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EAT decision on territorial scope of whistleblowing co-worker claims overturned by Court of Appeal
Bamieh v Foreign and Commonwealth Office (Court of Appeal)
The Court of Appeal has held that the territorial jurisdiction of the Employment Rights Act 1996 ("ERA") does not allow an employee who was seconded abroad to bring personal claims of unlawful whistleblowing detriment against two co-workers in respect of events which occurred whilst they were all working outside Great Britain on an international secondment. The fact that the relevant individuals had never worked together in the UK and had been assigned to the relevant "international mission" separately meant the factual "connection" with Great Britain, which is necessary to engage the ERA's territorial jurisdiction, was not present.
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UK's largest equal pay claim proceeding at pace
Following the Court of Appeal's dismissal of Asda's second appeal earlier this year (in Asda Stores Ltd v Brierley and others  EWCA Civ 44), Manchester Crown Court has begun its substantive hearing of group equal pay litigation brought by thousands of supermarket workers.
As a reminder, the Court of Appeal recently found that the claimant group, most of whom are female retail workers, are entitled to compare themselves with other mostly male Asda colleagues, working in separate distribution depots for equal pay purposes. In short, this landmark ruling meant that Asda's predominantly female retail workforce could now proceed with their substantive claim against their employer.
The result is that almost 30,000 retail shop floor workers (through the website www.equalpaynow.co.uk) are now being represented in equal pay cases against Asda, Tesco, Sainsbury's, Morrisons and the Co-Op. The hearing will run from 13th to 24th May and from 3rd to 7th June. If found liable, the big five supermarkets could be on the hook for back-payments totaling more than £8 billion over the previous six years. This is definitely one to watch closely; the undervaluing of work traditionally viewed as “female” continues to cast a long shadow throughout UK businesses and we could see further group claims across other parts of the retail sector and indeed other sectors.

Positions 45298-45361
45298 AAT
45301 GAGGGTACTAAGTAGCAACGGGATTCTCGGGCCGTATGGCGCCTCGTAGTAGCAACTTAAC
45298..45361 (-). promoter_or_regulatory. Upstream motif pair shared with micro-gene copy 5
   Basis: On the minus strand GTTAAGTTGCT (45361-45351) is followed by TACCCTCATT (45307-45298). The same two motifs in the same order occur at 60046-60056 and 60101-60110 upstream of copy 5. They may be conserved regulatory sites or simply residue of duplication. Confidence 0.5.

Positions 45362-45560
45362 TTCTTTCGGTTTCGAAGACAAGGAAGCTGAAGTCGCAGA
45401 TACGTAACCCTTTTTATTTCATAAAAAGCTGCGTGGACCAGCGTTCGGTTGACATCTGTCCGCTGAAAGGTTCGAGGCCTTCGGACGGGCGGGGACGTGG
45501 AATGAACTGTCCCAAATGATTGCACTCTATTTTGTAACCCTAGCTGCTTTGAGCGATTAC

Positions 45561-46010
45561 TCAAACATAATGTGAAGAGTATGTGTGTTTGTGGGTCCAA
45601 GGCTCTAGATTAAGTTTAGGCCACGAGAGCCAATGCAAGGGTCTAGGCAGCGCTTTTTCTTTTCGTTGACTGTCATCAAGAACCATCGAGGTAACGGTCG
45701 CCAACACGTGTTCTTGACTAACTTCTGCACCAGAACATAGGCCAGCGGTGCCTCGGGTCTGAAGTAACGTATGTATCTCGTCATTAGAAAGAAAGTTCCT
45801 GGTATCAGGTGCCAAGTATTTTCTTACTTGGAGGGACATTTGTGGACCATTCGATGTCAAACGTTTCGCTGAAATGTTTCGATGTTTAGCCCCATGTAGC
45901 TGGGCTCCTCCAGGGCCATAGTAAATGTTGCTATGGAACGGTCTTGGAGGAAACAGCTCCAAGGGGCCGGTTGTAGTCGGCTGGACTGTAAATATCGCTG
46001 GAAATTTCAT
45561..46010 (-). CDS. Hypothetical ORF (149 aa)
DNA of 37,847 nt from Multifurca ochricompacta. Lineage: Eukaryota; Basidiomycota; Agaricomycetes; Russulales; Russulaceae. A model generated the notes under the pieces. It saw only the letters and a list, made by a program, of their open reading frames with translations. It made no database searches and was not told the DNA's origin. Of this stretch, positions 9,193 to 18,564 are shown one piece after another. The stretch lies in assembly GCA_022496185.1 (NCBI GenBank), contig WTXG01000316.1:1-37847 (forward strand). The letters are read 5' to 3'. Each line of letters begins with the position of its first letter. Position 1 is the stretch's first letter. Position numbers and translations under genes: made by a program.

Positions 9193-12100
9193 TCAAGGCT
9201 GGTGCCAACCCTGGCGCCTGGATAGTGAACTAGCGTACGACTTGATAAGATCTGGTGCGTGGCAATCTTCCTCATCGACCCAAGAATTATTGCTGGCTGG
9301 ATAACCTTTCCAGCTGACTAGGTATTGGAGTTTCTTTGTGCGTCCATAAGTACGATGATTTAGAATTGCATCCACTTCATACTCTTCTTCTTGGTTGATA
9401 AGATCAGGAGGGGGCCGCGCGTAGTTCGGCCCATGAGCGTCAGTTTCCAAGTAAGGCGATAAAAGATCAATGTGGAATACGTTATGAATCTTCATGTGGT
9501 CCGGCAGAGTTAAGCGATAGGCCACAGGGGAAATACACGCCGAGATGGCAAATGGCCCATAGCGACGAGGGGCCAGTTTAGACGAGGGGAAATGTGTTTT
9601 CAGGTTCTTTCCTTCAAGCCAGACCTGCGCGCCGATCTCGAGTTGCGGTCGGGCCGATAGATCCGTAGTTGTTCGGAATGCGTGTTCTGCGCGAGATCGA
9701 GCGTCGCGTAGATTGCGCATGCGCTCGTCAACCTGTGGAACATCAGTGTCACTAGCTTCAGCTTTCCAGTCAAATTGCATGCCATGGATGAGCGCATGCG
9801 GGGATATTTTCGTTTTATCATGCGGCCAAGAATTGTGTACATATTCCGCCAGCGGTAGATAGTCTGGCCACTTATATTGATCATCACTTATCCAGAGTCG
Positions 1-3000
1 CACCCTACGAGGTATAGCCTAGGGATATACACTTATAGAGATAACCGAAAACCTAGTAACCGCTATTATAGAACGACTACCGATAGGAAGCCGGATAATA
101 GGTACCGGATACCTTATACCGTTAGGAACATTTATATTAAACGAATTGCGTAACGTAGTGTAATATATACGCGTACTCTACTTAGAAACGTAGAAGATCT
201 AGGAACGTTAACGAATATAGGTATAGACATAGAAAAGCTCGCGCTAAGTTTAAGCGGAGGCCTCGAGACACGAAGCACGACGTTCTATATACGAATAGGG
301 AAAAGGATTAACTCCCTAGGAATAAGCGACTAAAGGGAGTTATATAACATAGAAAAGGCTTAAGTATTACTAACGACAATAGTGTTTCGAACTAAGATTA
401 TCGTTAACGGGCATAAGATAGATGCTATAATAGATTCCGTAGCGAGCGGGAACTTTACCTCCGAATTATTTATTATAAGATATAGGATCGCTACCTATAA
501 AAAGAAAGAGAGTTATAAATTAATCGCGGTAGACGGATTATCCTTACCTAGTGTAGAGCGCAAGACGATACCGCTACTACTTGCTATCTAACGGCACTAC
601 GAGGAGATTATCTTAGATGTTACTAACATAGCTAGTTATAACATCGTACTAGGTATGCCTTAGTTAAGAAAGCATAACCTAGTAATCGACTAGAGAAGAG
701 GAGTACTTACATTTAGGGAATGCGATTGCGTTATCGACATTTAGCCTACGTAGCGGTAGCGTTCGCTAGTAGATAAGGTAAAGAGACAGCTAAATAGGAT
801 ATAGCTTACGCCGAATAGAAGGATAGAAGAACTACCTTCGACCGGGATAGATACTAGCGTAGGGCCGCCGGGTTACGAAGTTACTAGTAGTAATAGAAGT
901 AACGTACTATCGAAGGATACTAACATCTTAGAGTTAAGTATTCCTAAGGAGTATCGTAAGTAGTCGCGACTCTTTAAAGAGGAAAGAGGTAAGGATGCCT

Home Office abolishes passenger landing cards and expands the use of ePassport gates to seven more countries
The UK Government has introduced the following two measures, both effective as of 20 May 2019, in an effort to further digitalise border control and to make the process of entering the UK smoother:
all non-EEA travellers are no longer required to fill in landing cards upon arrival in the UK; and
- visitors from Australia, Canada, Japan, New Zealand, Singapore and the United States will be able to use ePassport gate at ports across the UK.
Non-EEA visitors allowed to use ePassport gates should still have their passports stamped by an Immigration Officer if they are coming to the UK for a specific purpose.
Listed below are instances in which you should have your passports stamped:
- for short term study of up to 6 months;
- with a Tier 5 Creative and Sporting Certificate of Sponsorship for short-term assignments (up to 3 months);
- to carry out Permitted Paid Engagements; and
- as the family member of an EEA national seeking to join them permanently in the UK if you’re a national of Australia, Canada, Japan, New Zealand, Singapore, South Korea or the USA.